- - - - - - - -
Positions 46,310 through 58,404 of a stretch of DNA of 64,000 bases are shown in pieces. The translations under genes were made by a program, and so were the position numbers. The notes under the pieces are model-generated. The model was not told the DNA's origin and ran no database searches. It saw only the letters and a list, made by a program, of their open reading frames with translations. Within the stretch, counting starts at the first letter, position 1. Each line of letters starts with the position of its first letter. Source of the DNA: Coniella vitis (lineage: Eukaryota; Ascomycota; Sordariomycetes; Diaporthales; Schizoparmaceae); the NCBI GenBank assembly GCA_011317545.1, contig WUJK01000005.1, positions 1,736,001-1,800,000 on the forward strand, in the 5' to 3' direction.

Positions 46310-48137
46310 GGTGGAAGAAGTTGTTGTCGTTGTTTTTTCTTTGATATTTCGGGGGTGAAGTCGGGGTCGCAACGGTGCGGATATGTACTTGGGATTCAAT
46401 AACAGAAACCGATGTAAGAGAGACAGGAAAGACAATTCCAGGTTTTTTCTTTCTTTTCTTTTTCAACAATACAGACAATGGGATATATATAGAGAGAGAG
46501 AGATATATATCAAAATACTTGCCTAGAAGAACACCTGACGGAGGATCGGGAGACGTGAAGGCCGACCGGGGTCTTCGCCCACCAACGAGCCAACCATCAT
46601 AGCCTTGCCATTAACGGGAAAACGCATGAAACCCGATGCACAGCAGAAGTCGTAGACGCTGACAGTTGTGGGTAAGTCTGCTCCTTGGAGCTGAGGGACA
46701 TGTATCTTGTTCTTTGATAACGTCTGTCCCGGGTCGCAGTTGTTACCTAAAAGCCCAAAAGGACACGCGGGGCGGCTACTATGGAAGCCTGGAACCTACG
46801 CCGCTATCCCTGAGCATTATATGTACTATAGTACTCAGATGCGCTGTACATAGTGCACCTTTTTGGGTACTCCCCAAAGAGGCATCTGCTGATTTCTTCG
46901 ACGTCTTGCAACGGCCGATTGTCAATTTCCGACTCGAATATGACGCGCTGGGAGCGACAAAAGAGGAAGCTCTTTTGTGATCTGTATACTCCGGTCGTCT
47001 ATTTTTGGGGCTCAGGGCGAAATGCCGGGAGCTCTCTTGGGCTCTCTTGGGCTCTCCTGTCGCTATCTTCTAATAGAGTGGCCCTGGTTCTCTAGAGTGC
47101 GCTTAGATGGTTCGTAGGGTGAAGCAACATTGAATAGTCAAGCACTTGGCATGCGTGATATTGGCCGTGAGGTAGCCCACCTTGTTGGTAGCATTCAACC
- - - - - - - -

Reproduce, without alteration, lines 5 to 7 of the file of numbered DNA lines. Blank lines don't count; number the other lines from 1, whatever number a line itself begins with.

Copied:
46501 AGATATATATCAAAATACTTGCCTAGAAGAACACCTGACGGAGGATCGGGAGACGTGAAGGCCGACCGGGGTCTTCGCCCACCAACGAGCCAACCATCAT
46601 AGCCTTGCCATTAACGGGAAAACGCATGAAACCCGATGCACAGCAGAAGTCGTAGACGCTGACAGTTGTGGGTAAGTCTGCTCCTTGGAGCTGAGGGACA
46701 TGTATCTTGTTCTTTGATAACGTCTGTCCCGGGTCGCAGTTGTTACCTAAAAGCCCAAAAGGACACGCGGGGCGGCTACTATGGAAGCCTGGAACCTACG